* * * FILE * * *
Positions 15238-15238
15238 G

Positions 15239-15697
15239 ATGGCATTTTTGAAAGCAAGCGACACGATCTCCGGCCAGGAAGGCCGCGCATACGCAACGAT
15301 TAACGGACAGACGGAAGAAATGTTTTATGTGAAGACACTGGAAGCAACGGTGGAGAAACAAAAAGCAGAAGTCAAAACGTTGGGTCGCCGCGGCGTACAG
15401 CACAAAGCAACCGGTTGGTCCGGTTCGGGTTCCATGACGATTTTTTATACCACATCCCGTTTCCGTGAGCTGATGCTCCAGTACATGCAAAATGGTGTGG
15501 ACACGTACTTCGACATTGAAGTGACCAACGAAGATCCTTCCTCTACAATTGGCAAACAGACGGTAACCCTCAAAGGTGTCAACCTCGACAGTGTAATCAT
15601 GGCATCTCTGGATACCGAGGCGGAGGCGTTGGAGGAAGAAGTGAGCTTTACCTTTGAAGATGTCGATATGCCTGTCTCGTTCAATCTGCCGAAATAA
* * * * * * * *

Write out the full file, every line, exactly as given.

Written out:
Positions 15238-15238
15238 G

Positions 15239-15697
15239 ATGGCATTTTTGAAAGCAAGCGACACGATCTCCGGCCAGGAAGGCCGCGCATACGCAACGAT
15301 TAACGGACAGACGGAAGAAATGTTTTATGTGAAGACACTGGAAGCAACGGTGGAGAAACAAAAAGCAGAAGTCAAAACGTTGGGTCGCCGCGGCGTACAG
15401 CACAAAGCAACCGGTTGGTCCGGTTCGGGTTCCATGACGATTTTTTATACCACATCCCGTTTCCGTGAGCTGATGCTCCAGTACATGCAAAATGGTGTGG
15501 ACACGTACTTCGACATTGAAGTGACCAACGAAGATCCTTCCTCTACAATTGGCAAACAGACGGTAACCCTCAAAGGTGTCAACCTCGACAGTGTAATCAT
15601 GGCATCTCTGGATACCGAGGCGGAGGCGTTGGAGGAAGAAGTGAGCTTTACCTTTGAAGATGTCGATATGCCTGTCTCGTTCAATCTGCCGAAATAA